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Pac-Man: How We Played the Game (retrobitch.wordpress.com)
115 points by severine 46 days ago | hide | past | web | favorite | 18 comments

> The only reason why people “restore” vintage arcade games is usually to command higher prices on a market that typically sells to novice collectors. The practice has little to do with preservation and much more to do with profiting off the naive.

That is so profoundly untrue. You never get back the money you've spent in renovation AND the real purpose is passion, to bring back that sense of NEW to something retro, and having it play like it came out of factory.

The quote is about "restoring" by putting cheap-looking stickers instead of properly restoring the original paintwork.

Exactly. I restore cabinets. From fixing electronics to fully stripping and repainting rusty cabinets. Just finished a sega rally 2. And I'd be happy if I got the price of the parts out of it. Shouldn't even think about getting money for the hours spend.

Article is about material deformation. It’s charming, and I’d encourage people to read it.

Now days the equivalent might be a really shiny controller, or letters worn of of a keyboard.

Even worn paths through the grass at university/corporate campuses can show better ideas for sidewalk layout.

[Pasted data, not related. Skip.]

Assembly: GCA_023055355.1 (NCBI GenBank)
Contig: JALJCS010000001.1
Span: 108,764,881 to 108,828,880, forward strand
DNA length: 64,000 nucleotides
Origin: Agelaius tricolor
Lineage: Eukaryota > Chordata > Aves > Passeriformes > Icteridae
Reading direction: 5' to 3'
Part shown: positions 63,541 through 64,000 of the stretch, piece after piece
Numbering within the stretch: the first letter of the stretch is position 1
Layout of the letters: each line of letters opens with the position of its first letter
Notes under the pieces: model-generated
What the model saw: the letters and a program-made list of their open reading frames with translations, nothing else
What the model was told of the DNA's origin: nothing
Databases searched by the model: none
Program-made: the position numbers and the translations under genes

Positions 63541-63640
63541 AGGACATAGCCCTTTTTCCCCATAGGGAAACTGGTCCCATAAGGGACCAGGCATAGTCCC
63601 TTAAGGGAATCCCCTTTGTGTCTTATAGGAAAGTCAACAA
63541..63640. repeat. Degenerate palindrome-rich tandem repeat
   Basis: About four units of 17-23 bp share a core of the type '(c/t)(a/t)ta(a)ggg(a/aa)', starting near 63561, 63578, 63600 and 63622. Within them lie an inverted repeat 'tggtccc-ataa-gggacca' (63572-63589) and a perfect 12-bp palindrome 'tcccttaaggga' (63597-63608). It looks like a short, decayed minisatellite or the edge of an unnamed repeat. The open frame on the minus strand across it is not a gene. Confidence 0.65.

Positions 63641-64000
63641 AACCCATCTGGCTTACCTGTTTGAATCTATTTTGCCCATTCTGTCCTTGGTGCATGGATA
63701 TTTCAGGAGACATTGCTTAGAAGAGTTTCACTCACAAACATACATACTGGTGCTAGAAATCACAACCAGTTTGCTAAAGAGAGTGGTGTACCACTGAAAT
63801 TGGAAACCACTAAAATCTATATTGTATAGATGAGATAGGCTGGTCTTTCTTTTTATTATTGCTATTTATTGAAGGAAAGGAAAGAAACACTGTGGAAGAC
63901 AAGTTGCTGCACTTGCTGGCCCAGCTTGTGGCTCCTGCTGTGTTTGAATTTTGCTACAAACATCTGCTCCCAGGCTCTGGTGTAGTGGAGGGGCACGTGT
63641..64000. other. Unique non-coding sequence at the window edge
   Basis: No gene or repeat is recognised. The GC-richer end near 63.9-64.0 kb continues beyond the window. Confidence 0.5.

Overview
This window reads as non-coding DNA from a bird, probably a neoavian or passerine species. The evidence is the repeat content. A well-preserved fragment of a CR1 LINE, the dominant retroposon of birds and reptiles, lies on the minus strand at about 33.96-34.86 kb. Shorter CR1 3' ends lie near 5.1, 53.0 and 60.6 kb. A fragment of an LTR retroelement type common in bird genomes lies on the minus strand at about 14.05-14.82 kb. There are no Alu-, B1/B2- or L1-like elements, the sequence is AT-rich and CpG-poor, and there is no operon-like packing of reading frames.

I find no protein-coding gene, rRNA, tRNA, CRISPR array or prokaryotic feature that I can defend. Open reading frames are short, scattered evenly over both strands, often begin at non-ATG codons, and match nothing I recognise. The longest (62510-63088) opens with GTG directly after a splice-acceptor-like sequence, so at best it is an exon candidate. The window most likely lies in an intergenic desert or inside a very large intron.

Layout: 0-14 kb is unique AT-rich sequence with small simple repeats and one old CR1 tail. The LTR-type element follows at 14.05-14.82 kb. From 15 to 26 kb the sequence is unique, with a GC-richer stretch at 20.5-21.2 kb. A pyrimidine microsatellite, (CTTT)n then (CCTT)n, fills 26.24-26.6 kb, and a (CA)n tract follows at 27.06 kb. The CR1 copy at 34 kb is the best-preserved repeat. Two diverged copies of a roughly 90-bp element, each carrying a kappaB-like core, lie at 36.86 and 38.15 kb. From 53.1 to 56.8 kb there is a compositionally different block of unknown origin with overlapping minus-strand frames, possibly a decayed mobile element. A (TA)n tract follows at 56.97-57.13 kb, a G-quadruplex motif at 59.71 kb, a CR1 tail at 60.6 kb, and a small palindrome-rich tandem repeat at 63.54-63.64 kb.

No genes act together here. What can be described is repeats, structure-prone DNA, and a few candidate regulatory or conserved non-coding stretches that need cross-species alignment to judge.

Illinois institute of technology's main building (mtcc) was designed based on that: they tracked people as they crossed over the large lawn (park?) to get to classses and such, and then built the building so as to preserve those paths

There is a Ms. PacMan game in the gym of our office building I play between sets. You really do need a grip, and at least for my play style, I'm jamming the controller the direction I want to turn while I travel down the wall prior to making the turn. To make a fast, precise turn, you do really need some force, and its fun to think how different a control interface this is from our modern day consoles and PC!

Props to this Mark Montag guy pulling a powerstance.


>Original unrestored Pac-Man cabinets almost always show this kind of wear-pattern caused by the thousands, oftentimes millions, of left-hands that once gripped it during gameplay.

I don't believe this ever happened. Let's make the conservative assumption that a cabinet was in continuous operation 8 hours a day, and each game lasted 2 minutes. That's only 240 games a day, which means it would take nearly 23 years of such extremely heavy use to reach 2 million games (the lowest number to qualify as millions plural). The Pac-Man craze did not last 23 years, and such heavy use is only plausible at the peak of the craze.

It's a trivial point, but you are right that it wouldn't be millions. The cabinet wear was caused by thousands of hands.

Feel like I have watched Bandersnatch too much, but reading this made me think about:....

You know what Pac stands for? PAC. Program and Control. He’s Program and Control Man. The whole thing’s a metaphor. All he can do is consume. He’s pursued by demons that are probably just in his own head. And even if he does manage to escape by slipping out one side of the maze, what happens? He comes right back in the other side. People think it’s a happy game. It’s not a happy game. It’s a fucking nightmare world. And the worst thing is? It’s real and we live in it.